Billie Solomon Estes was born January 10, 1925 to John Levi, Sr., a farmer, and Lillian Alice Coffman Estes in a rural area near Clyde, Callahan County, Texas. It may be a legend, but the story was told of the thirteen year old Billie’s “parlaying” of a single lamb that he was given into what became the sum of $38,000. He is said to have raised a flock of sheep with his one lamb, selling them two years later and investing the proceeds into a sow and piglets which, along with some dealings in feed, he turned into the final sum of $38,000 by the time he was eighteen.
Estes served in the Merchant Marine in World War II. After that, he married Patsy Dondaleen Howe in 1945 and the couple moved to Pecos, Texas in 1946 where Billie was engaged in marketing irrigation pumps and fertilizer to farmers. He became a success at this and in 1953, Estes was named one of ten outstanding young men by the United States Junior Chamber of Commerce.
(Image credit – Dallas Morning News)
Estes came to the attention of the United States Department of Agriculture after the government had begun paying subsidies to United States farmers for not growing cotton in an effort to stabilize and maintain a suitable price for the commodity. The cotton allotment program provided that the agreements were nontransferrable unless the land was obtained by eminent domain, but Estes was accused of having allegedly profited from contracting to the rights to farmer’s Department of Agriculture subsidies through a series of transactions.
In 1962, during the Kennedy Administration, articles began appearing in area newspapers alleging that fraudulent transactions had been executed involving loans on fertilizer tanks. Estes’ image appeared on the cover of Time magazine on May 25, 1962 after the story broke. Following an investigation by the Federal Bureau of Investigation, Estes was arrested and charged in federal court with fraud and conspiracy. He had also been in the anhydrous ammonia fertilizer business and was accused of contracting with farmers to rent (allegedly nonexistent) fertilizer tanks by leasing them at a rate close to the mortgage payments. The trial pertaining to the fertilizer tank charges took place in 1963. Estes was convicted and sentenced to more than twenty years in prison. However, this conviction was appealed and overturned by the United States Supreme Court. The trial had allowed television coverage and Estes’ legal team had argued that the television coverage made it impossible for Estes to receive a fair trial. After having served in prison for a number of years, he was paroled around 1971.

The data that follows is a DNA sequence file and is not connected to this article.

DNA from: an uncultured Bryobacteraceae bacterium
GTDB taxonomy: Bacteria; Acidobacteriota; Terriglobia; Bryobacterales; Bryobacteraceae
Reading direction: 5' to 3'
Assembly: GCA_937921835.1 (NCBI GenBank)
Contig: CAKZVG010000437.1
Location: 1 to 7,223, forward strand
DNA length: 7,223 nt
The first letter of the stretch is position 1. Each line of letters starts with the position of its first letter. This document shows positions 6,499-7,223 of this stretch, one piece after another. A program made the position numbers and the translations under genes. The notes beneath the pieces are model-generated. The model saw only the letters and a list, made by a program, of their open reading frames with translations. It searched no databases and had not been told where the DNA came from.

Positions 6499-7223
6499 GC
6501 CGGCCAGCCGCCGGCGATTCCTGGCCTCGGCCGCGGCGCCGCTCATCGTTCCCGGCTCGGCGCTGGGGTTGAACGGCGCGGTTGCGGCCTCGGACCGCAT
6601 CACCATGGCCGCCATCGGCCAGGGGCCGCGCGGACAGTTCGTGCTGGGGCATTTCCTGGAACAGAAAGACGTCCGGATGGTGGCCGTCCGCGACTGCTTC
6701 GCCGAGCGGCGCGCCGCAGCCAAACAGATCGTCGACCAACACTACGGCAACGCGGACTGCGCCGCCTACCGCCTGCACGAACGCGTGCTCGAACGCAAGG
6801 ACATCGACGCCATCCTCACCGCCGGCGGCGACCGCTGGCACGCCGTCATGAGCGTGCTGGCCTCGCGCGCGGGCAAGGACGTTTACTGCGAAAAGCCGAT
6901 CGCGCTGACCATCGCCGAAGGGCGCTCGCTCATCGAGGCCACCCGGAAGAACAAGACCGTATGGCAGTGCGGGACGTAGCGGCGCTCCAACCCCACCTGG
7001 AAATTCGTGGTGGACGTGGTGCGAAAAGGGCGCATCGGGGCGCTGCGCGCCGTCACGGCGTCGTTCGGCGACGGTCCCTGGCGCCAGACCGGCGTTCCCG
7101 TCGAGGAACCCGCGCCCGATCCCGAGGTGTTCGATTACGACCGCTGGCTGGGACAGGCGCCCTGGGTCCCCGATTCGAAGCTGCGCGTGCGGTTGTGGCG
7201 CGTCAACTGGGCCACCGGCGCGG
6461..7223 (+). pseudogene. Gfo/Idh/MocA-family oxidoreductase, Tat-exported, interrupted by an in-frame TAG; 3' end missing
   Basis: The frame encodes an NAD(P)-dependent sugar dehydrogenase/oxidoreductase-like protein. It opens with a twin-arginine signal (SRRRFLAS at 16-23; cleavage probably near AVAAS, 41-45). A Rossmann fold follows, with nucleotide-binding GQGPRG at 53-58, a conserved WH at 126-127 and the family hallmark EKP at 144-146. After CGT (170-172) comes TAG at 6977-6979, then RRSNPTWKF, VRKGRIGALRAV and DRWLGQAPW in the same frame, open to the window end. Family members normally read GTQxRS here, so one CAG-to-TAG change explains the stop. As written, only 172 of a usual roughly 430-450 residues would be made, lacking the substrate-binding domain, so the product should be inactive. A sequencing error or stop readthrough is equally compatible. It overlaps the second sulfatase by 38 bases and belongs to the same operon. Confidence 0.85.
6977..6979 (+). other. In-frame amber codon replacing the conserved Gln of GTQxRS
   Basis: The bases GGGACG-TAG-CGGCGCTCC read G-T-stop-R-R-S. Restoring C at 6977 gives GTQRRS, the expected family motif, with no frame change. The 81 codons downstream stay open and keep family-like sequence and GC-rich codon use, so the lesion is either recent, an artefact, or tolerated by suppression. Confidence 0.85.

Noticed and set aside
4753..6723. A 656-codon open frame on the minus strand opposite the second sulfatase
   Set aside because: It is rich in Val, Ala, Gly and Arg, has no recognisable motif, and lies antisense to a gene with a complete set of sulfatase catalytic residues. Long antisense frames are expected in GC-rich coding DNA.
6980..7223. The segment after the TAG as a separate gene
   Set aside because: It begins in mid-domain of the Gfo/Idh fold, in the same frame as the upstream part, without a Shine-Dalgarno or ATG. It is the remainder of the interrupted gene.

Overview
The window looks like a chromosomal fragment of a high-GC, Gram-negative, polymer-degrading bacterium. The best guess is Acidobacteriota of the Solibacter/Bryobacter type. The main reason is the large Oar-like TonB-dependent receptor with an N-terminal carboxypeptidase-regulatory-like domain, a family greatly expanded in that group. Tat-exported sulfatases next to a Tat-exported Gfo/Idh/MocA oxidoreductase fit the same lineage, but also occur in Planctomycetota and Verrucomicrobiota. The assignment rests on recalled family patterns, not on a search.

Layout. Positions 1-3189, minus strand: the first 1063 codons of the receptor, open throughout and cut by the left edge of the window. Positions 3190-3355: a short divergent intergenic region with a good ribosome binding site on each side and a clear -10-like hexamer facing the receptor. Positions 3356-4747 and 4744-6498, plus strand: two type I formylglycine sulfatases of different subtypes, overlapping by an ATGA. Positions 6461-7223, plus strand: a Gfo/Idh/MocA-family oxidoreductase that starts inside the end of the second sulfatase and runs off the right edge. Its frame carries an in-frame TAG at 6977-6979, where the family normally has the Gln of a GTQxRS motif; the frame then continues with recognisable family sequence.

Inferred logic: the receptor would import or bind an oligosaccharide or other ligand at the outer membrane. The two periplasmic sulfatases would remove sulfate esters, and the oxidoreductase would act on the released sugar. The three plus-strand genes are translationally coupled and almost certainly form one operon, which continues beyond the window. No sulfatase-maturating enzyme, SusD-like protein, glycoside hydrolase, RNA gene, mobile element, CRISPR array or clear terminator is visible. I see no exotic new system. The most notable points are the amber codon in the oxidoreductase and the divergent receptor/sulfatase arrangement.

In the late 1970s, he was again tried and convicted of other fraud charges. He eventually was returned to prison after this conviction and was finally released in 1983. Estes and his business enterprises were also brought into bankruptcy in the early 1960s concurrently with the above cases. According to an Associated Press article in 1963, his assets were sold for $5.8 million on September 22, 1962 against an unstated amount of debt which included federal income tax. In the same article, it stated that Internal Revenue Service was claiming a tax lien against Estes and his wife totaling over $10.5 million.
Questions were also raised after the ruling of suicide in the 1961 death of a Agriculture Department investigator named Henry Marshall who died from multiple gunshot wounds from his own .22 rifle. No one was arrested in connection with the death and his cause of death was initially ruled to be a suicide. Marshall also had a bruise to the head and unusually high concentrations of carbon monoxide in his system. The investigator had been working on the cotton allotment subsidy situation and other business dealings in the area. Texas Ranger Clint Peoples is said to have investigated the USDA employee’s death but had not been able to find sufficient evidence to give rise to a murder charge. In the 1980s, federal district judge Peter Lowry changed the official cause of death and the ruling was changed to homicide, as opposed to suicide.
After his release from prison in 1983, there were various attempts to link Estes with the deaths of Marshall and three of Estes’ other associates. A grand jury was convened in Robertson County and sought Estes’ testimony on the deaths and other matters, but it is believed that no charges were filed in connection with the grand jury investigation. The four deaths remain unsolved. It was a contentious time in United States politics. Former President Johnson had died about ten years earlier in 1973 but during and after Estes’ testimony, claims were made that Johnson was connected to the Kennedy assassination and possibly other crimes. However, such claims were disputed by those close to Johnson and others as being untrue and politically motivated.
For the next two decades, Estes lived a relatively quiet life, living in Abilene and later moving to Granbury, Texas. He died at the age of eighty-eight at his residence outside Granbury, Texas on May 13, 2013 and is interred in the Granbury Cemetery, along with his first wife Patsy who had predeceased him in 2000.
© 2019, all rights reserved.
5 thoughts on “Billie Sol Estes”
This is one that I really enjoyed, as I have a couple of loose connections to the story. Several years ago I got to read through some old newspaper articles about Estes’ suspected connection to Marshall’s death. I remember reading his obituary when he died, too. There are still some Estes’s farming in Callahan County, but I think they are all honest folks. One is a dentist.
LikeLiked by 1 person
I remember reading about the fraud cases in the local newspapers but not about the unexplained deaths.
LikeLiked by 1 person
Is this town of Clyde just 15 miles or so east of Abilene? I think so. We passed through it on our annual holiday last July. Hoping to retire this year to the Lone Star State.
Yes, that would be the one. Hope it works out for you.
LikeLiked by 1 person